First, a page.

After Merkel, the German election heralds a messier politics and a weaker leadership
After 16 years of Angela Merkel as chancellor, Germans strewn their votes across the political spectrum in the election to replace her on Sunday, signalling a more volatile political period in Germany and weakened German leadership in Europe. Official preliminary results showed the center-left Social Democrats a 1.6-point lead, a result so close that no one could predict who would be the next chancellor or what the future government would look like.
The only thing that seemed certain was that forming a coalition would take weeks, if not months of wrangling, leaving Europe's largest democracy in limbo at a crucial time when the continent is still recovering from the pandemic and France — Germany's partner at the heart of Europe — faces divisive elections next spring. The election on Sunday marked the end of an era for Germany and Europe.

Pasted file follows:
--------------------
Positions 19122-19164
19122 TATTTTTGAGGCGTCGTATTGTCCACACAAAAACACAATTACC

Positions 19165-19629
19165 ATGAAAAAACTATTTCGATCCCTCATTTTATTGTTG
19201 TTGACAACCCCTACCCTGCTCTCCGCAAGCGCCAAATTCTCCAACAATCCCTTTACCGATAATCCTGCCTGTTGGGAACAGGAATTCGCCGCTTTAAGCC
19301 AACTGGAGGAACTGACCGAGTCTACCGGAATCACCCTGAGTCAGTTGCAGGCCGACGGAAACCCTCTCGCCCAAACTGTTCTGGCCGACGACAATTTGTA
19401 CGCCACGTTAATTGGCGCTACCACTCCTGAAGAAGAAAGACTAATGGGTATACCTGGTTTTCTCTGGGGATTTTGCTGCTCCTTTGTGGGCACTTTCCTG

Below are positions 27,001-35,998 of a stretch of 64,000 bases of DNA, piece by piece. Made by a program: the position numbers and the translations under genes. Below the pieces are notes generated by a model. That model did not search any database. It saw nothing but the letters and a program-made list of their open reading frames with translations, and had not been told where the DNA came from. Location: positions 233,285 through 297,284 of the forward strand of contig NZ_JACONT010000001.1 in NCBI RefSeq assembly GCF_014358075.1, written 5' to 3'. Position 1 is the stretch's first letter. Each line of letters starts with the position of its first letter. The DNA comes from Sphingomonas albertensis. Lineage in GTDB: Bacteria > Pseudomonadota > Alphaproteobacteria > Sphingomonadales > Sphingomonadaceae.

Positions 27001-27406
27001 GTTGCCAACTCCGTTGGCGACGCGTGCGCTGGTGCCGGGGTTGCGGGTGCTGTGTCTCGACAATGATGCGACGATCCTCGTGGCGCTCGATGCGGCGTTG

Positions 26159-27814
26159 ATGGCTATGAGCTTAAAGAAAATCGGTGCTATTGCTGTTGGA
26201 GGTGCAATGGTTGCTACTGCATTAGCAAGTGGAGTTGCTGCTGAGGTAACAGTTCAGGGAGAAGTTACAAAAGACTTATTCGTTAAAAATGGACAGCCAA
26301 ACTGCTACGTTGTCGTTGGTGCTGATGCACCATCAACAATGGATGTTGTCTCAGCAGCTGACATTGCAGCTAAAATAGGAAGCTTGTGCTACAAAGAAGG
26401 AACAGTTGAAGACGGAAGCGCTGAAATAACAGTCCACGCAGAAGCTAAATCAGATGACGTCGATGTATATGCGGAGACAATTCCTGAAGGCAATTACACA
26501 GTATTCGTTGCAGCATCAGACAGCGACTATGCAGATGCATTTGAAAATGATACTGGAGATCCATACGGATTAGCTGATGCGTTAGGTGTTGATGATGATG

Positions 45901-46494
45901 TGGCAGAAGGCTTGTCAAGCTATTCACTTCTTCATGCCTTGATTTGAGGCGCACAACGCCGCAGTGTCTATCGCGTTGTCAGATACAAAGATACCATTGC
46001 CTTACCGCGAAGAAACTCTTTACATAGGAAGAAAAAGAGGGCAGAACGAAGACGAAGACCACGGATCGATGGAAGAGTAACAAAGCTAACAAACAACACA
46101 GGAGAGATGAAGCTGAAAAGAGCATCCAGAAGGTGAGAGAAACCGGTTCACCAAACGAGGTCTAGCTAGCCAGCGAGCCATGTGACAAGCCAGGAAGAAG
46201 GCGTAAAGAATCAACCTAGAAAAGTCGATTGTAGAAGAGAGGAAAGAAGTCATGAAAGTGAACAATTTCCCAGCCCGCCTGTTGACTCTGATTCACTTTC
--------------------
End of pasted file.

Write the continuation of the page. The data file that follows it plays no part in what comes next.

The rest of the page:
Ms. Merkel served as Germany's chancellor and, in effect, Europe's leader for more than a decade. She guided her country and the continent through a series of crises, allowing Germany to reclaim its position as Europe's dominant force for the first time since the two world wars.
The battle lines were established even before the first official results were revealed, as both primary contenders to succeed Ms. Merkel as chancellor declared their claims to the top position — and their desire to fight for it. A lengthy history of submissive, consensus-based politics was gradually fading, giving place to a more voluble tone.